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Young British Independence

Young British Independence

Young British Independence

Young British Independence

Young British Independence

Young British Independence

Young British Independence

Wladyslaw Kazmierczak, 2012-01-24

During the turbulent 1960s era in USA the activist Jack Weinberg said to journalists: "We don't trust anybody over 30. What means: that nobody is pulling our strings."

This famous political statement ideally suits the development of performance art in the UK and to a certain extent – in the whole world. After years of observing the process of educating performers in various schools or workshops it may be said, that the results of these activities are appalling. We do not know who has been an outstanding student of Abramović, Beuys, Brisley, MacLennan, Stitt, Hunter, Layzell, Arsem, Tajber, Ruller, Nieslony or Deimling. We are not expecting any threat towards established art from the side-lines of these brilliant artists; and it may also be said that another, very harmful category to emerge is a large number of 'fake performers' with professor titles, who aspire to be a ‘CV-performer’ in order to acquire immediate profits and status in their teaching careers.

Young performance artists do not have a chance to gather experience during occasional private meetings or accidental performers' contacts, and when they trace the art of performance artists from an older generation the result is always ambivalent emotionally and intellectually – to quote Weinberg - it meets distrust. The pulsating, changeable, most often chaotic structure of performance art festivals in the world instead of opening the scenes to present their work, rather ignores young performers and manipulates them, because of their lack of experience and history. We know exactly that performance art may not receive a support from the general art market, and it receives just a little sponsorship from foundations and art institutions.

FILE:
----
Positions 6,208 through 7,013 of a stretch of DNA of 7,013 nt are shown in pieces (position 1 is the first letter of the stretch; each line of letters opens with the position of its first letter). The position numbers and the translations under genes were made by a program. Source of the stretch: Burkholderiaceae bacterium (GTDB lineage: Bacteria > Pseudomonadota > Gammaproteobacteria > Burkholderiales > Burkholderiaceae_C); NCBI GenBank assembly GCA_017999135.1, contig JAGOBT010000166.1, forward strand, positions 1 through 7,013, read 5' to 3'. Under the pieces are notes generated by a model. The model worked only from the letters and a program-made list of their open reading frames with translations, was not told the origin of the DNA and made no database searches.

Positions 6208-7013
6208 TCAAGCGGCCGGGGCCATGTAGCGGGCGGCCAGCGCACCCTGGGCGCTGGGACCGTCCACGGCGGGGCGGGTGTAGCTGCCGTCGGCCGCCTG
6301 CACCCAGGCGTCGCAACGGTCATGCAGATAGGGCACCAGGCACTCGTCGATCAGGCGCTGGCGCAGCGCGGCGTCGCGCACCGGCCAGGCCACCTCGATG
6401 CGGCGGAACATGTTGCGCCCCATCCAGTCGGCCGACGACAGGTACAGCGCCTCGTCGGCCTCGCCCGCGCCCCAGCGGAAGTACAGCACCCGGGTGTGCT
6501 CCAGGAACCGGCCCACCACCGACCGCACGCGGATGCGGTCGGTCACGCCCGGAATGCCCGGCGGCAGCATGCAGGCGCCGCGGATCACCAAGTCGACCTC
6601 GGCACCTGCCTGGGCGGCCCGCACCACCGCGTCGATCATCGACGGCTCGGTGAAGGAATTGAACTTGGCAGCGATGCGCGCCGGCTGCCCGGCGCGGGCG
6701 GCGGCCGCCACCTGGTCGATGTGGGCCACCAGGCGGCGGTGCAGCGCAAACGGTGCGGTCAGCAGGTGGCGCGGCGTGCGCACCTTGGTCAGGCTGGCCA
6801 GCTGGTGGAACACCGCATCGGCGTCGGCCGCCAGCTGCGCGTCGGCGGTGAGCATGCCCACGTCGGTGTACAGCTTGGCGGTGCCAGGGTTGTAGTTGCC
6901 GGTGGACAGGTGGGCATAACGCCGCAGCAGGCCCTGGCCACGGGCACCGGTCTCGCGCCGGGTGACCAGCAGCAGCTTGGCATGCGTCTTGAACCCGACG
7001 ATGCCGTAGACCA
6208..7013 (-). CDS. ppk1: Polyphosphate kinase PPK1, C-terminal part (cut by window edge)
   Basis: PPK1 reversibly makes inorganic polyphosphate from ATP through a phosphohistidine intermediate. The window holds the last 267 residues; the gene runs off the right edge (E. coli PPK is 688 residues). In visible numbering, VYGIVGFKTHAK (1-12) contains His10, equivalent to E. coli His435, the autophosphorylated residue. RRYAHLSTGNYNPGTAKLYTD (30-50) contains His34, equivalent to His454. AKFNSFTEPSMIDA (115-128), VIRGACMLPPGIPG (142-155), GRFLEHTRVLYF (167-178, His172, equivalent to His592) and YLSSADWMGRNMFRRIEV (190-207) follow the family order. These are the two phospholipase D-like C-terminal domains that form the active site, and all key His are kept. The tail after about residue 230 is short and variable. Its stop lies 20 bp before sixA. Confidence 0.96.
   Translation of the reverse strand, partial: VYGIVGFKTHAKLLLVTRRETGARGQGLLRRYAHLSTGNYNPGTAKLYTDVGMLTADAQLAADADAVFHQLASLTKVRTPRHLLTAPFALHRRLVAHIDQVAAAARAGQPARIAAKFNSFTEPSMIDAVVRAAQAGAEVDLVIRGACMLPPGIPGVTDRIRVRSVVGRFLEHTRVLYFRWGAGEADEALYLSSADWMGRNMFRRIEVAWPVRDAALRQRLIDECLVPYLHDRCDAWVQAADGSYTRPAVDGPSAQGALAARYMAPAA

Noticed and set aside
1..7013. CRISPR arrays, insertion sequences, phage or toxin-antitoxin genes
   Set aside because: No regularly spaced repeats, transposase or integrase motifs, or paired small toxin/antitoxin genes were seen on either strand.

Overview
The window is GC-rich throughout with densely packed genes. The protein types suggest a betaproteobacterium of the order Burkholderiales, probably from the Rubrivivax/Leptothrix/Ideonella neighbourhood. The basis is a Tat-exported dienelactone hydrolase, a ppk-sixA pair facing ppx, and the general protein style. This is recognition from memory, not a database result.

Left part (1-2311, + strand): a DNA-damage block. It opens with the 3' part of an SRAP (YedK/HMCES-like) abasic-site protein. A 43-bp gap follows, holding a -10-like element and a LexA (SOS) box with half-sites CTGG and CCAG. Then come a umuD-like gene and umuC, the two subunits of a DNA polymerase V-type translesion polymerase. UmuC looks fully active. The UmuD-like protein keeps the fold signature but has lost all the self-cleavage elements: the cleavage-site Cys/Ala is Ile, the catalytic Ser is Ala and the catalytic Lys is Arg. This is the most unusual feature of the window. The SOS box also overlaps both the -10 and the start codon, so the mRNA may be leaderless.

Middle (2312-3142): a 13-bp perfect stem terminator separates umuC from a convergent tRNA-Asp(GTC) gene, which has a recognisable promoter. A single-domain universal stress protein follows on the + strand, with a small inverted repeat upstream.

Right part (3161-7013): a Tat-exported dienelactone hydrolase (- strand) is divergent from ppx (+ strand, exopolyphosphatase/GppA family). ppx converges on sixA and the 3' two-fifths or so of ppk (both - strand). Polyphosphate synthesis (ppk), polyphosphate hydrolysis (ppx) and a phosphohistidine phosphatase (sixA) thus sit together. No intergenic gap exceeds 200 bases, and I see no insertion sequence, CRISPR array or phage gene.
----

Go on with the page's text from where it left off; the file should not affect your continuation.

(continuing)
What may one do in such a situation? Create one's own environment that would be friendly for performance art; create an open, free space for experimental art - it may be a permanent place, or changeable and only open for a few hours. A British sensation of the last two years has become two independent initiatives of young performance artists: O U I Performance in York and ]p e r f o r m a n c e space [ in London. Somehow to contradict a statement from the first sentence, both places do not avoid older performers and vice versa. Youth is not a striking or a repulsive feature.

It is interesting, that these places are similar to each other not in the sense of space, but in their program. They are absolutely necessary for young performers in order for the art to happen, and not to be merely simulated. Regardless of the period that marks the beginning of a performance artist’s career, new performers follow a similar path of initiation, starting from simple gestures, actions, modest and clear structures similar to the performance art of the 60s and 70s. And it is not a question of quotations or easy plagiarism, but a process of personal transformation that will never leave an artist. Turbulences of that process are the most interesting aspect of the changes in awareness, and most often they mean departing from a classical, marketable and material art form. This period is very important for a performance artist, because it may lead to either rejecting performance art or to persistently acknowledge it as a crucial form of one's own expression. It all depends if a series of completed performances was exciting enough – both emotionally and intellectually for the artist and the audience. If distrust, rebellion and fascination with the performer’s past are strong enough and tied to one’s own intuition, then creative reaction towards new experiences creates a point where the independent work of a performance artist begins.

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